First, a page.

April 28th, 2003, 04:52 AM

Algorthm help required
Hi
Can someone explain to me or point me in the right direction in answering the following question? Please dont just say Yes/No
Can we always find an algorithm to solve a problem?
any help is appreciated.
thanks alot
April 28th, 2003, 05:26 AM

You can't find an algorithm to solve a problem.
Algorithm is to formulate solution of a pastproblem
for easing programming.
But the moment you get solution of a problem
It's no more a problem.
More accurately, you don't have solution of any problem.
Hope this clears ur question !
Anupam
April 28th, 2003, 01:51 PM

i interpreted this question as meaning, is every problem solvable? i dont know if that's u meant, but the obvious answer is no. an example? write an algorithm that can factor numbers as large as X * 10^100! (in a reasonable amount of time please). if u can do this you'll be a rich rich rich riiiiiiiich person,(or be kidnapped by the NSA)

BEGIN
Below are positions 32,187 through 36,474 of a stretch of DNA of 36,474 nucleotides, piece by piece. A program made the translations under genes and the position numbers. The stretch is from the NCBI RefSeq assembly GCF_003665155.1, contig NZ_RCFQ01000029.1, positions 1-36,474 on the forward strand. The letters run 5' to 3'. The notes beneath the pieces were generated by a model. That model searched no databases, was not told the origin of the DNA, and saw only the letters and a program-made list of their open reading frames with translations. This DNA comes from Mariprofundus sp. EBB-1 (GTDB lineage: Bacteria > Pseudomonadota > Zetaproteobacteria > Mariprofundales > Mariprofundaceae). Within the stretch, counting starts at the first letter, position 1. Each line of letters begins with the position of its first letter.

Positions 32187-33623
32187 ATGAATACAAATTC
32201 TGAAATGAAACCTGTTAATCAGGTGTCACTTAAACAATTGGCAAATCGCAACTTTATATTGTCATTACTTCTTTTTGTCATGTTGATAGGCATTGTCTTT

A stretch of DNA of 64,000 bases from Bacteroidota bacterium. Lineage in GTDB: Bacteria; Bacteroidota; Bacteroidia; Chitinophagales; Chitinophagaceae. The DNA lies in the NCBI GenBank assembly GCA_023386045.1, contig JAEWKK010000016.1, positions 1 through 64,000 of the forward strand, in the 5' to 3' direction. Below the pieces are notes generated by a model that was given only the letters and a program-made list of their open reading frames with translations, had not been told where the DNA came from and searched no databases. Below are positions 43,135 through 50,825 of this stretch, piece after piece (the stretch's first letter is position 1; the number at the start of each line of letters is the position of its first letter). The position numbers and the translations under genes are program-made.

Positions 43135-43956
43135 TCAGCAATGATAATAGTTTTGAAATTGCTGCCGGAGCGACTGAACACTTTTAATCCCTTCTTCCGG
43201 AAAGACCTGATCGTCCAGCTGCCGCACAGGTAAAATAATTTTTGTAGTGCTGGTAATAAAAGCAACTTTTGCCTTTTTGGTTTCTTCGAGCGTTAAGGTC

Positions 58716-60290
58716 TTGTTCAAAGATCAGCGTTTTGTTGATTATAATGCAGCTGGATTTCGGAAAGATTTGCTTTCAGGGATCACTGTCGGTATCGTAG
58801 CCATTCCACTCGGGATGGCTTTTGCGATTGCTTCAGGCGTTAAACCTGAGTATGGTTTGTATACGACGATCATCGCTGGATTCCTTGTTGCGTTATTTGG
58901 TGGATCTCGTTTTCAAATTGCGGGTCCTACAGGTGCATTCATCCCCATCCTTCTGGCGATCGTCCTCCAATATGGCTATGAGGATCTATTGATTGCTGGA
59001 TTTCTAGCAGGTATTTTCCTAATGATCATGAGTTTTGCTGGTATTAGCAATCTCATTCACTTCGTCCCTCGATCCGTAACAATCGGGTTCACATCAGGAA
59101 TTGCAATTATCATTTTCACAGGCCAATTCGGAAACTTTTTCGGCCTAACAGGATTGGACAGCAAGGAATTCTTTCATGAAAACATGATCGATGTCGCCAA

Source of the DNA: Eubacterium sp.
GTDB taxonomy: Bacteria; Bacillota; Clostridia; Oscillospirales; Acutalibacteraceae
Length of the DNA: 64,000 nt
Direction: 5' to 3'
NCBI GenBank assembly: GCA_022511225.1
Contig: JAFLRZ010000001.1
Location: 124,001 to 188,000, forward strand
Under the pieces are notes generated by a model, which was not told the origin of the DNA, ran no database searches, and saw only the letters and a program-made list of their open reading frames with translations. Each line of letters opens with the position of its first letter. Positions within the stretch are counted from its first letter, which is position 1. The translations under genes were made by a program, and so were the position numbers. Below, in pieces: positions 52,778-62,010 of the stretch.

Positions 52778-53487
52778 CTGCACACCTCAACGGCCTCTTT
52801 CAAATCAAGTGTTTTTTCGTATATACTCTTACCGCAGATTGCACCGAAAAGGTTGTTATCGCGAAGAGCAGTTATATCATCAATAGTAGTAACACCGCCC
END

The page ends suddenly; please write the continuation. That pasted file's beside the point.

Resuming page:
April 28th, 2003, 05:39 PM

No, an example: HALT....
An answer is not so simple... In fact ther's a subject that studies this question, it's theoretical computer science.
However the right answer is no, cause we never can solve the HALT problem.
HALT is (should be) a predicate that for every y (y is a number that identifies a program in an univocal way) can says if y stop or not on input x.
Well, HALT(x,y) is not a computable predicate.
Proof:
Suppose that HALT(x,y) were computable, then we could construnct the program
Code:
[A] IF HALT(X,X) GOTO A
Let y0 thne number of the program so constructed, then we have:
HALT(x,y0) <=> ~HALT(x,x)
but if we set x=y0
HALT(y0,y0) <=> ~HALT(y0,y0)
that is a contradiction.
This is only a small proof of this sucx... hem... beautiful and useful subject
April 29th, 2003, 12:26 AM

You've been reading CRYPTONOMICON, haven't you?
April 30th, 2003, 05:12 PM

no...
No, I've not read CRYPTONOMICON, I've only done an examination of theoretical computer science (BLEAHHH...).